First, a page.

• Acknowledge mental health as an issue for carers and signpost or deliver tools where they can self-serve

They may have become very accomplished at navigating the social care landscape…

Carers often have to engage with many different local, national and non-governmental services to get what they need, becoming skilled navigators along the way.

...though there is a high administrative overhead associated with the role

One carer we spoke to managed 8 separate paid carers to help look after his child. This was just one small detail of his everyday: “I need a secretary to keep up with all the appointments”. We need to:

  • Log opportunities for other service design improvements which are out of scope of this project

Respite, and peer support, are highly prized

People want to be able to get a break from caring. And they want to share their problems with people going through similar things in a non-judgemental forum. Lots of information is shared and gained through happenstance, informal networks and interacting with people in similar situations. We need to:

  • Direct people to support networks
  • Be aware that online is just one aspect of how people find information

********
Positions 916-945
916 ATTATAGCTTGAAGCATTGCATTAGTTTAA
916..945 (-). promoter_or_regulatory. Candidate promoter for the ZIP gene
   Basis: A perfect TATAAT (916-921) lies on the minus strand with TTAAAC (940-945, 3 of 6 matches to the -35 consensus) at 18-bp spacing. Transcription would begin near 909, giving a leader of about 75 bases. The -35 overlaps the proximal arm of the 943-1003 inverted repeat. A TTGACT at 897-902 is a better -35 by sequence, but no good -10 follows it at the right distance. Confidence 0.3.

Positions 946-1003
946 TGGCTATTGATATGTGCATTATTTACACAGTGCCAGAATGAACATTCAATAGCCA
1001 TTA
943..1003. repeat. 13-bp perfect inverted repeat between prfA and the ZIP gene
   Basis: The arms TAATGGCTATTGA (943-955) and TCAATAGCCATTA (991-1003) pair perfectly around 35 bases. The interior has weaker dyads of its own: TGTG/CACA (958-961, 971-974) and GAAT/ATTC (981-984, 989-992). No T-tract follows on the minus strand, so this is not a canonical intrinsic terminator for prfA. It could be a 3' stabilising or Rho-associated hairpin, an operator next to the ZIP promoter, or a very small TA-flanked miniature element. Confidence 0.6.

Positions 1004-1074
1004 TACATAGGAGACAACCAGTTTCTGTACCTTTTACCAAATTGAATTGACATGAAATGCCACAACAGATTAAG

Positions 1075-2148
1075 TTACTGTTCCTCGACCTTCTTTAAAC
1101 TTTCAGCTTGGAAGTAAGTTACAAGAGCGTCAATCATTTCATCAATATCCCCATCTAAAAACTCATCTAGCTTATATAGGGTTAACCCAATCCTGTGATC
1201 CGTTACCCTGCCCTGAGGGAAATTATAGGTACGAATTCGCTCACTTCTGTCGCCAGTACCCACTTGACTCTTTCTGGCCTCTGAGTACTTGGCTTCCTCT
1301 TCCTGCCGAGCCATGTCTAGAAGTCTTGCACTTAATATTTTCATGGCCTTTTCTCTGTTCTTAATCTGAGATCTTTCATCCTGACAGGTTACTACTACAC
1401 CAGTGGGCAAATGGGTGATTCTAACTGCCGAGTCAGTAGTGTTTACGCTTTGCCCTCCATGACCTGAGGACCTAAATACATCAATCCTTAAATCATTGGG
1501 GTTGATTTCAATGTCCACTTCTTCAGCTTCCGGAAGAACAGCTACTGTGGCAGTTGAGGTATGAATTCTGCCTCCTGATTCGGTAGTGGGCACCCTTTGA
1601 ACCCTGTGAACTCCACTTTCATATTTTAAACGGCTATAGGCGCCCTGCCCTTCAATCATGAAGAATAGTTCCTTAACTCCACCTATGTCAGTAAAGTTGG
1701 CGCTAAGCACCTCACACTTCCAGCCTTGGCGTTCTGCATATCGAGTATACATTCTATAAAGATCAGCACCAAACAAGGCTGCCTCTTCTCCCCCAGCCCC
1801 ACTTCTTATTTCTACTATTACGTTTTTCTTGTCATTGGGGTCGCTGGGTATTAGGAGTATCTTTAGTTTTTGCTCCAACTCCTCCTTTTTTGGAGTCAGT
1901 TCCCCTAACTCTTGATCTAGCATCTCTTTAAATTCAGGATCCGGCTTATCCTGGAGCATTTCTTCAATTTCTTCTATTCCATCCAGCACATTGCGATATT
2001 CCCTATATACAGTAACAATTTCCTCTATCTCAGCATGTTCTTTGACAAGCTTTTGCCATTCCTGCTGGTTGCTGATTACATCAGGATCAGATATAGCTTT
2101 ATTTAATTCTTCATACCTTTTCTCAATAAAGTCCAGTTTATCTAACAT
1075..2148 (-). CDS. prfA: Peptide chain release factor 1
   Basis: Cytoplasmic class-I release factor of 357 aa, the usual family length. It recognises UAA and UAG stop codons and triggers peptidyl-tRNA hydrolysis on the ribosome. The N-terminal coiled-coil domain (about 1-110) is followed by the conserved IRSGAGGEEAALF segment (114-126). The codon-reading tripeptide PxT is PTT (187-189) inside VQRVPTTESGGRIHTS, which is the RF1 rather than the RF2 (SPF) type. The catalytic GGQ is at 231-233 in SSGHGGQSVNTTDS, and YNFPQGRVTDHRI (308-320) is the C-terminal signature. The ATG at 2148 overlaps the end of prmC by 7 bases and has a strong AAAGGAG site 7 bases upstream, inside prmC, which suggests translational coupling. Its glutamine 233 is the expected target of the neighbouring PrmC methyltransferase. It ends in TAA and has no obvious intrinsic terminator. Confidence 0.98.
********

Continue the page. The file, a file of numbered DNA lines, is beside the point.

Large amount of carers are computer literate

Many people who use the site are either professionals or middle-aged people caring for their parents. And smartphone adoption among 55 to 75 year olds has now reached 71%, surpassing the penetration rate across all UK adults in 2014. We need to:

  • Make sure the content is optimised for mobile

Carers who don’t like computers often use a proxy

Often when we spoke to carers who didn’t use a computer to access information themselves, they did via a proxy: their children or friend would do so on their behalf. The demographic contacting the call centre was skewed toward people in the 75 to 95 age bracket. We need to:

  • Be mindful that some people will always prefer telephone contact over online
  • Make it possible for proxies to use online services

The issues carers face aren’t going to be solved by one website rewrite.

This is possibly one of the most important things to be mindful of. As well as the emotional complexities of looking after someone - which realistically, the council can be of limited help - the needs of carers involve interactions with many different organisations and involve close coordination (or otherwise) between adult social care, hospitals, GPs and others. It’s a complex service design issue for many parties. This content redesign is just one piece of the jigsaw. A website rewrite is clearly not going to be transformative to carers lives, but it has the potential to make a few interactions they have to make a little bit smoother.

Since the discovery, we’ve redrafted the content, tested it with users and published it. We’re now monitoring it, and within a few months should have some meaningful data against which we can measure its performance.